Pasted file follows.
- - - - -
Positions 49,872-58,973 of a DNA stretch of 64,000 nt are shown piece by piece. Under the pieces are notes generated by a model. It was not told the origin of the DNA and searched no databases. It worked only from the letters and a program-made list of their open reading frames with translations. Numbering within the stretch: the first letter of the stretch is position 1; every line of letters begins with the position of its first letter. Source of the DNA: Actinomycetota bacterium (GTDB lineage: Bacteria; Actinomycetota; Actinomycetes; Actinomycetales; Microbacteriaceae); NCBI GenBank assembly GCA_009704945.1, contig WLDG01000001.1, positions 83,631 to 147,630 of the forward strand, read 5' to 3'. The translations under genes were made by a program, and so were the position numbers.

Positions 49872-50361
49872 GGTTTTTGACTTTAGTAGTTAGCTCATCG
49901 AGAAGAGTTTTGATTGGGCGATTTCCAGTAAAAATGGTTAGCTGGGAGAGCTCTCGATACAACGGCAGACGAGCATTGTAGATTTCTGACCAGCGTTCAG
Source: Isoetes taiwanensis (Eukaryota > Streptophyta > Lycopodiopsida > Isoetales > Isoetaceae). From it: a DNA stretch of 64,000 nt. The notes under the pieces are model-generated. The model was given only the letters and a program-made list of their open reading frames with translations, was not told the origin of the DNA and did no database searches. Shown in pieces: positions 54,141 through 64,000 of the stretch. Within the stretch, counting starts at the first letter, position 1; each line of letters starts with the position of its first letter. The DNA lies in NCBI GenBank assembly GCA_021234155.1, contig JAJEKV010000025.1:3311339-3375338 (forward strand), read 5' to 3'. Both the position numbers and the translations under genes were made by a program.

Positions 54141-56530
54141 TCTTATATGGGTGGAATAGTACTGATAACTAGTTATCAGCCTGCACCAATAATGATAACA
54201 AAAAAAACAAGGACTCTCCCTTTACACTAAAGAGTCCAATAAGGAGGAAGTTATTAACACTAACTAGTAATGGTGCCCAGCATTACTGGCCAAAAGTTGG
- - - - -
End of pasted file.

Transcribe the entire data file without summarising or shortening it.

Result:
Positions 49,872-58,973 of a DNA stretch of 64,000 nt are shown piece by piece. Under the pieces are notes generated by a model. It was not told the origin of the DNA and searched no databases. It worked only from the letters and a program-made list of their open reading frames with translations. Numbering within the stretch: the first letter of the stretch is position 1; every line of letters begins with the position of its first letter. Source of the DNA: Actinomycetota bacterium (GTDB lineage: Bacteria; Actinomycetota; Actinomycetes; Actinomycetales; Microbacteriaceae); NCBI GenBank assembly GCA_009704945.1, contig WLDG01000001.1, positions 83,631 to 147,630 of the forward strand, read 5' to 3'. The translations under genes were made by a program, and so were the position numbers.

Positions 49872-50361
49872 GGTTTTTGACTTTAGTAGTTAGCTCATCG
49901 AGAAGAGTTTTGATTGGGCGATTTCCAGTAAAAATGGTTAGCTGGGAGAGCTCTCGATACAACGGCAGACGAGCATTGTAGATTTCTGACCAGCGTTCAG
Source: Isoetes taiwanensis (Eukaryota > Streptophyta > Lycopodiopsida > Isoetales > Isoetaceae). From it: a DNA stretch of 64,000 nt. The notes under the pieces are model-generated. The model was given only the letters and a program-made list of their open reading frames with translations, was not told the origin of the DNA and did no database searches. Shown in pieces: positions 54,141 through 64,000 of the stretch. Within the stretch, counting starts at the first letter, position 1; each line of letters starts with the position of its first letter. The DNA lies in NCBI GenBank assembly GCA_021234155.1, contig JAJEKV010000025.1:3311339-3375338 (forward strand), read 5' to 3'. Both the position numbers and the translations under genes were made by a program.

Positions 54141-56530
54141 TCTTATATGGGTGGAATAGTACTGATAACTAGTTATCAGCCTGCACCAATAATGATAACA
54201 AAAAAAACAAGGACTCTCCCTTTACACTAAAGAGTCCAATAAGGAGGAAGTTATTAACACTAACTAGTAATGGTGCCCAGCATTACTGGCCAAAAGTTGG